In the present study, 800 hospitalized patients who were suspected to have candidemia were sampled. Candida species were isolated and identified based on morphological characteristics and PCR-sequencing of the ITS1-5.8S-ITS2 region. Antifungal susceptibility tests for fluconazole, amphotericin B, and caspofungin were performed according to the Clinical and Laboratory Standards Institute protocol M27-A3. Also, clinical data were recorded from the patients' records.


Twenty-seven patients among the sample of hospitalized patients were found to have candidemia. A total of 33.3% of candidemia patients were treated with amphotericin B, in which case the mortality rate was 14.8%. The majority of patients (59%) were from the neonatal intensive care unit, and premature birth was the most common underlying condition. Candida albicans (n = 18; 66.6%) was the most common species isolated from blood cultures, followed by C. parapsilosis (n = 7; 25.9%), C. pelliculosa (n = 1; 3.7%), and C. tropicalis (n = 1; 3.7%). Only one C. albicans isolate resistant to fluconazole (minimum inhibitory concentration = 32 µg/mL).


Generally, C. albicans has been the most frequent causative agent of candidemia. Resistance to antifungal drugs among candidemia agents was rare. Also, the identification of Candida isolates at the species level with in vitro antifungal susceptibility tests helps manage candidemia patients better and decrease the mortality rate among them.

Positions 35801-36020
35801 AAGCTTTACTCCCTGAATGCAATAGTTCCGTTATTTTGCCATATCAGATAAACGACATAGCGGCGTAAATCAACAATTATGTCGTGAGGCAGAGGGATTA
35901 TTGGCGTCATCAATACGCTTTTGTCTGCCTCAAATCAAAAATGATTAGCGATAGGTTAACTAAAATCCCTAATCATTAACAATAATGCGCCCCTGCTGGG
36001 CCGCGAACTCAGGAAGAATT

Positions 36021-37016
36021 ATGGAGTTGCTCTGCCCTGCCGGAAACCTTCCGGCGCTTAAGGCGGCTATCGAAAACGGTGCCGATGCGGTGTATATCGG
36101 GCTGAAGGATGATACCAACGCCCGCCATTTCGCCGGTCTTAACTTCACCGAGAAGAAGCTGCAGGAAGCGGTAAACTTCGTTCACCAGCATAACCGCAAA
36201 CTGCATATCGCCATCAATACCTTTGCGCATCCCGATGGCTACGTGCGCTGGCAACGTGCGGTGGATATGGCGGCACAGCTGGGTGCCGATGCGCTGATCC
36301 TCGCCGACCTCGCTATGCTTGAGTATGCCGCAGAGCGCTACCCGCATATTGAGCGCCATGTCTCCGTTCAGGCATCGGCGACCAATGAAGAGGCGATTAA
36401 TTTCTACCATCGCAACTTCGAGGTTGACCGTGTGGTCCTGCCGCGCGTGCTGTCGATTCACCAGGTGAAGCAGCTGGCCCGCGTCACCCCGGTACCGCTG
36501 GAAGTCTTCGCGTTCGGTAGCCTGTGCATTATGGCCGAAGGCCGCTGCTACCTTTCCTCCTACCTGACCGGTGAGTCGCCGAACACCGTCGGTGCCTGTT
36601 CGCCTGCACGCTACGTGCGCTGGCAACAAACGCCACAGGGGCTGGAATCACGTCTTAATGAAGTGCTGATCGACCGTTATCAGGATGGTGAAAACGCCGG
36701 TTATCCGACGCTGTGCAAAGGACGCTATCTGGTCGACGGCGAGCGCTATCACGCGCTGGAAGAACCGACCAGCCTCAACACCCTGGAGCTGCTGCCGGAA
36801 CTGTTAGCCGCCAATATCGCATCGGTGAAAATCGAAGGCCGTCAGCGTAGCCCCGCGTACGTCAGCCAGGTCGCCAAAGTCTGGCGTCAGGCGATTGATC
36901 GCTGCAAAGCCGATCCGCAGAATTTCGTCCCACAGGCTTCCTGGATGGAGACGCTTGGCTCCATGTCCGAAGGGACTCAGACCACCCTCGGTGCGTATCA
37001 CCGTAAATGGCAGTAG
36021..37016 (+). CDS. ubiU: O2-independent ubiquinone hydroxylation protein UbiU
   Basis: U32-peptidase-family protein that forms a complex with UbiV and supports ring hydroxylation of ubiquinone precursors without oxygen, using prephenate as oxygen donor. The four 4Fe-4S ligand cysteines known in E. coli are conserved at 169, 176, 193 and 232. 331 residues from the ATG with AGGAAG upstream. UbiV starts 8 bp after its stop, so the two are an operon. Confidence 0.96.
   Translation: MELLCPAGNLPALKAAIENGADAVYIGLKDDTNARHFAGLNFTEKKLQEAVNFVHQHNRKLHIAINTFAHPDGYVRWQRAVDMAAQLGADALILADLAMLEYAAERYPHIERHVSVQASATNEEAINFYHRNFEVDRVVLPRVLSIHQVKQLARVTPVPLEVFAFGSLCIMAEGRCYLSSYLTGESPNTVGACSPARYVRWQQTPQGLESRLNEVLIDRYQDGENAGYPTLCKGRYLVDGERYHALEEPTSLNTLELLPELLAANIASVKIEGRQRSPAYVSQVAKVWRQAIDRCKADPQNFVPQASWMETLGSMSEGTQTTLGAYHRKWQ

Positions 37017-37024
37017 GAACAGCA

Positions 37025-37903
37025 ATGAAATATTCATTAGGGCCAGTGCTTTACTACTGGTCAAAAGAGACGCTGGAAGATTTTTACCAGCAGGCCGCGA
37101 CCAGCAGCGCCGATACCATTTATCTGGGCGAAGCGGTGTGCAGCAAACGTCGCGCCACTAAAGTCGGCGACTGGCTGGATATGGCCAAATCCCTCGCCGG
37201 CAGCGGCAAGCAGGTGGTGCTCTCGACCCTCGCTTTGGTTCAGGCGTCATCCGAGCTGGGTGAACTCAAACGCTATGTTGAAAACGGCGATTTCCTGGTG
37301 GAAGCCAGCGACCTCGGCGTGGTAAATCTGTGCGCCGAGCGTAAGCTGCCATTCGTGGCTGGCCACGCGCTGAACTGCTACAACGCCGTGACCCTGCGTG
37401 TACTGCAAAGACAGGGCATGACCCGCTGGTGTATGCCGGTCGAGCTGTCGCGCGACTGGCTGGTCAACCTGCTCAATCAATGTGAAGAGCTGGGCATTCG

1. Background

One of the most prevalent causes of hospital-acquired infections, more specifically in severe cases, is systemic fungal infections. Candida species are the most common causative agents of these infections. Candidemia is the most common systemic infection in hospitalized patients leading to high mortality (1). Prolonged antibiotic therapy, immune dysfunction, use of corticosteroids, renal failure, and dialysis are introduced as the predisposing risk factors for candidemia (2). Candida albicans is the most common causative agent of candidemia. However, the prevalence of candidemia caused by non-albicans species, including C. tropicalis, C. glabrata, C. krusei, and C. parapsilosis, is increasing (3-6).